Degrees of Elasticity of
stated demand for a product is sensitive or responsive to price change. The
variation in demand is, however, not uniform with a change in price. In case of
some products, a small change in price leads to a relatively larger change in
Elastic and Inelastic Demand:
a decline of 1% in price leads to 8% increase in the quantity demanded of a
commodity. In such a case, the demand is said to elastic. There
are other products where the quantity demanded is relatively unresponsive to
price changes. A decline of 8% in price, for example, gives rise to 1% increase
in quantity demanded. Demand here is said to be inelastic.
elastic and inelastic demand do not indicate the degree of responsiveness and
unresponsiveness of the quantity demanded to a change in price.
economists therefore, group various degrees of elasticity of demand into
Perfectly Elastic Demand:
A demand is perfectly elastic when a small
increase in the price of a good its quantity to zero. Perfect elasticity implies
that individual producers can sell all they want at a ruling price but cannot
charge a higher price. If any producer tries to charge even one penny more, no
one would buy his product.
People would prefer to buy from another producer who
sells the good at the prevailing market price of $4 per unit. A perfect elastic
demand curve is illustrated in fig. 6.1.
It shows that the demand curve DD/
is a horizontal line which indicates that the quantity demanded is extremely
(infinitely) response to price. Even a slight rise in price (say $4.02), drops
the quantity demanded of a good to zero. The curve DD/ is infinitely
elastic. This elasticity of demand as such is equal to infinity.
Perfectly Inelastic Demand:
quantity demanded of a good dose not change at all to whatever change in price,
the demand is said to be perfectly inelastic or the elasticity of demand is
a 30% rise or fall in price leads to no change in the quantity demanded of a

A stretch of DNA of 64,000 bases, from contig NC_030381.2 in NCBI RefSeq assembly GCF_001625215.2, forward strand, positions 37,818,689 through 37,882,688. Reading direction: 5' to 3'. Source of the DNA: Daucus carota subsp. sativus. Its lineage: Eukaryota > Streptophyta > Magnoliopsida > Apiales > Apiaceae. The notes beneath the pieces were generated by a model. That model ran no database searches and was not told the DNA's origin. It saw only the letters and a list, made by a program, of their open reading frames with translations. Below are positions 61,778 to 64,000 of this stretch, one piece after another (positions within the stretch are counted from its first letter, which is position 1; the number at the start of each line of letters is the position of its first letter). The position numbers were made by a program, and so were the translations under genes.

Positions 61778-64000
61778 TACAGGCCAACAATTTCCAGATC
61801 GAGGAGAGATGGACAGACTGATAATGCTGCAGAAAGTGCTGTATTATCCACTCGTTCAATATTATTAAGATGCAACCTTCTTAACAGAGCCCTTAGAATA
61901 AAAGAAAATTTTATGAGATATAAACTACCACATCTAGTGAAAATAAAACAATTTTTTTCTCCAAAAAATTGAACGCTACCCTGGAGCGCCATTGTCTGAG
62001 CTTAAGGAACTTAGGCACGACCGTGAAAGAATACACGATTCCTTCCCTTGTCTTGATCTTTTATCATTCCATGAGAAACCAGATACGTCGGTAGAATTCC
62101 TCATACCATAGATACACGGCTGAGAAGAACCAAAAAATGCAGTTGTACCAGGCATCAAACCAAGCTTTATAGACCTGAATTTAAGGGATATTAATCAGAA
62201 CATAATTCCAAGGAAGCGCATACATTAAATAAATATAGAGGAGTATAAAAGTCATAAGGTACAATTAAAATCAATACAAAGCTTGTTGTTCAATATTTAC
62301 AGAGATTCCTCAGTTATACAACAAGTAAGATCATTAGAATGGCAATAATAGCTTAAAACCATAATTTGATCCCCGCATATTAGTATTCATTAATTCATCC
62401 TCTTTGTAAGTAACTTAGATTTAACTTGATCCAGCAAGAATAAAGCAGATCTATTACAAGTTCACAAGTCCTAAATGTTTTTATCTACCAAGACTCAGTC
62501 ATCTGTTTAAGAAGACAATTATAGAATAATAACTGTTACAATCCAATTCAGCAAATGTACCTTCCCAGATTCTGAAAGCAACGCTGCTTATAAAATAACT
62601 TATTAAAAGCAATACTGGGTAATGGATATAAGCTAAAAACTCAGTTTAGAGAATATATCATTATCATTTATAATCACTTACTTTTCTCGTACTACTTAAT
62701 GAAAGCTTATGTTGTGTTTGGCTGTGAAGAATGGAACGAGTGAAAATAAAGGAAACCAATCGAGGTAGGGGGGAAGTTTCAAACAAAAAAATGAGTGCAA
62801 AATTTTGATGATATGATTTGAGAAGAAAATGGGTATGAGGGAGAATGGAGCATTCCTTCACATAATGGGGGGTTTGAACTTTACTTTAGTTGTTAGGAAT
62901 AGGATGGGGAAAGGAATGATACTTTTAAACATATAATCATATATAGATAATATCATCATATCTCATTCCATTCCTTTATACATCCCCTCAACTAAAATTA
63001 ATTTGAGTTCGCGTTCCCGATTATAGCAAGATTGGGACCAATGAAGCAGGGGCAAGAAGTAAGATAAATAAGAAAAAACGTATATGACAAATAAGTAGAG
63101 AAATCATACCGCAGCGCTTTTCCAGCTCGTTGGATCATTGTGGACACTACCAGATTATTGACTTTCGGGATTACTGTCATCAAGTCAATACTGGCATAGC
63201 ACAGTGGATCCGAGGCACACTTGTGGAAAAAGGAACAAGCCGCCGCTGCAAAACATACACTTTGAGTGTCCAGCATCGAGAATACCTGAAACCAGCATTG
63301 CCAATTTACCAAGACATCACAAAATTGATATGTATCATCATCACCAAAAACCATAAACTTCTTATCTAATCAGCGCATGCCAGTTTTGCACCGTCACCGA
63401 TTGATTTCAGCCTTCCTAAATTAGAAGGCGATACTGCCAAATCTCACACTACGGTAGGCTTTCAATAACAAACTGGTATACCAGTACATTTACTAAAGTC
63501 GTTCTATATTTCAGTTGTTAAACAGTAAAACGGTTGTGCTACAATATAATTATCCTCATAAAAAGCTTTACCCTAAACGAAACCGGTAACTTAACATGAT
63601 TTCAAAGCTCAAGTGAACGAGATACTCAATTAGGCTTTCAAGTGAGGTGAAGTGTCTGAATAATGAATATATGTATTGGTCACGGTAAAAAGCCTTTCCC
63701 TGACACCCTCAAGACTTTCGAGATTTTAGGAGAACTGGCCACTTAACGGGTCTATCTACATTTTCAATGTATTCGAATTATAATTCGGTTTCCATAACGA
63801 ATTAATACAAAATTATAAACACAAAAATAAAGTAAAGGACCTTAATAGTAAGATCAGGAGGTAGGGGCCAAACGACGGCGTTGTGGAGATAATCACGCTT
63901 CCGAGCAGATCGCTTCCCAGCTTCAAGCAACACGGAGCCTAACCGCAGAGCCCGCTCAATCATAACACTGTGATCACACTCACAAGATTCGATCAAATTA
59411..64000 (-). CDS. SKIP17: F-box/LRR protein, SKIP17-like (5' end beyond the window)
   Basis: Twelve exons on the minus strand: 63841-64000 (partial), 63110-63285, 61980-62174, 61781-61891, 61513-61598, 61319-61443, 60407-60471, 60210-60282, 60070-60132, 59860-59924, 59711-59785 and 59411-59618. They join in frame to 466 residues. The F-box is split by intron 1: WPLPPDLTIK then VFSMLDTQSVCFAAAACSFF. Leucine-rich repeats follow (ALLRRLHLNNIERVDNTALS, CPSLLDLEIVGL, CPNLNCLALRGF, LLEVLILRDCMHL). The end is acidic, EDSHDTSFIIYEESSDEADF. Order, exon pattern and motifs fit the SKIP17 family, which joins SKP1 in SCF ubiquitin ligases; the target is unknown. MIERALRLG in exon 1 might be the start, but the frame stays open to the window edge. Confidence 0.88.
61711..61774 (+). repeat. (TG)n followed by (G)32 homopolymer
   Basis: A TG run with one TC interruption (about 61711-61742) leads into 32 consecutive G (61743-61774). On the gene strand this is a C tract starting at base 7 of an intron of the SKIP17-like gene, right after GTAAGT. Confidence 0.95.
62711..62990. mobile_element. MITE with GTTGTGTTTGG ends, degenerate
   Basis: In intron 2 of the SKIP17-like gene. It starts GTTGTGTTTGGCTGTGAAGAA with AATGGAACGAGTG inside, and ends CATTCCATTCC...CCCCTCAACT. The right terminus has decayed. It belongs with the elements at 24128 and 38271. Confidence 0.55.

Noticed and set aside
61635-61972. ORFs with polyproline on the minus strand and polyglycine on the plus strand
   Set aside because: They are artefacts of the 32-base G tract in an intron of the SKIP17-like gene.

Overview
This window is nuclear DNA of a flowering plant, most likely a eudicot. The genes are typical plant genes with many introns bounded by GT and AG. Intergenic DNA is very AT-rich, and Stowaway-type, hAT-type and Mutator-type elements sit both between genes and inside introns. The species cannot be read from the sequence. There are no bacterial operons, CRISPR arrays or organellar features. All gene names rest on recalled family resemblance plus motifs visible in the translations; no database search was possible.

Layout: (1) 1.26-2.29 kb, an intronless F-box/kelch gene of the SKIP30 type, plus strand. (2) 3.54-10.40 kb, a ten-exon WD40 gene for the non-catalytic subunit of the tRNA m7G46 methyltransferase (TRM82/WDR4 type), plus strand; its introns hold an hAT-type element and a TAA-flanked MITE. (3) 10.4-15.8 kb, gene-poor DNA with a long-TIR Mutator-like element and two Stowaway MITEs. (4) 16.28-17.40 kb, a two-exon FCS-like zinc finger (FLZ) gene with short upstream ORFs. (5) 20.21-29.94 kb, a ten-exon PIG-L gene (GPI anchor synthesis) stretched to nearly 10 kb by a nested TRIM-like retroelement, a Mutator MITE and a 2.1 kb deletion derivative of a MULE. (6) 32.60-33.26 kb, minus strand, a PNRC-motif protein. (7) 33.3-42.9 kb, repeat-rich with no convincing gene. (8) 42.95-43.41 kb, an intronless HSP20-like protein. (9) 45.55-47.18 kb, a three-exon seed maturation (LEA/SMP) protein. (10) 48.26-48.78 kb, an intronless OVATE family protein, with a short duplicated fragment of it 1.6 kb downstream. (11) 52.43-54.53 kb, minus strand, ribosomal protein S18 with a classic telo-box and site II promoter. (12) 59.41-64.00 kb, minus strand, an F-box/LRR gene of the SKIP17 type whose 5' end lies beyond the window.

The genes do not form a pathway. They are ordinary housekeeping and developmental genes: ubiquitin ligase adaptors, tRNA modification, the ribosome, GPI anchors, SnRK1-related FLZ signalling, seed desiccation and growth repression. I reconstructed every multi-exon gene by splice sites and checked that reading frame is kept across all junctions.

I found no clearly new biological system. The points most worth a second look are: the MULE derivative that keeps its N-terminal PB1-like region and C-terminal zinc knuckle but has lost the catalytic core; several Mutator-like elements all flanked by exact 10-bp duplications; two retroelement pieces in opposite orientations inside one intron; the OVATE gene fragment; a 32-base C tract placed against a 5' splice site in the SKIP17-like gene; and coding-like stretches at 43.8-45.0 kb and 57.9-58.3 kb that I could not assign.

Ed = 0
Ed = 0
In figure 6.2
a rise in price from OA to OC or fall in price from OC to OA causes no change
(zero responsiveness) in the amount demanded.
Ed = 0
Ed = 0
Unitary Elasticity of Demand:
When the quantity demanded of a good changes
by exactly the same percentage as price, the demand is said to has a unitary
For example, a 30% change in price leads to 30% change quantity
demand = 30% / 30% = 1.
One or a one
percent change in price causes a response of exactly a one percent change in the
In this figure (6.3) DD/ demand curve with unitary
elasticity shows that as the price falls from OA to OC, the quantity demanded
increases from OB to OD. On DD/ demand curve, the percentage change
in price brings about an exactly equal percentage in quantity at all points a,
b. The demand curve of elasticity is, therefore, a rectangular hyperbola.
Ed = %∆q
Ed = 1
If a one
percent change in price causes greater than a one percent change in quantity
demanded of a good, the demand is said to be elastic.
Alternatively, we can say that the elasticity of demand is greater than. For
example, if price of a good change by 10% and it brings a 20% change in demand,
the price elasticity is greater than one.
Ed = 20%
Ed = 2
(6.4) DD/ curve is relatively elastic along its entire length. As the
price falls from OA to OC, the demand of the good extends from OB to ON i.e.,
the increase in quantity demanded is more than proportionate to the fall in
Ed = %∆q
Ed > 1
(5) Inelastic Demand:
When a change
in price causes a less than a proportionate change in quantity demand, demand is
said to be inelastic.
elasticity of a good is here less than I or less than unity. For example, a 30%
change in price leads to 10% change in quantity demanded of a good, then:
Ed = 10%
Ed = 1
Ed < 1
(6.5) DD/ demand curve is relatively inelastic. As the price fall
from OA to OC, the quantity demanded of the good increases from OB to ON units.
The increase in the quantity demanded is here less than proportionate to the
fall in price.
It may here note that the slope of a demand curve is not a reliable indicator of
elasticity. A flat slope of a demand curve must not mean elastic demand.
Similarly, a steep slope on demand curve must not necessarily mean inelastic
The reason is
that the slope is expressed in terms of units of the problem. If we change the
units of problem, we can get a different slope of the demand curve. The
elasticity, on the other hand, is the percentage change in quantity demanded to
the corresponding percentage change in price.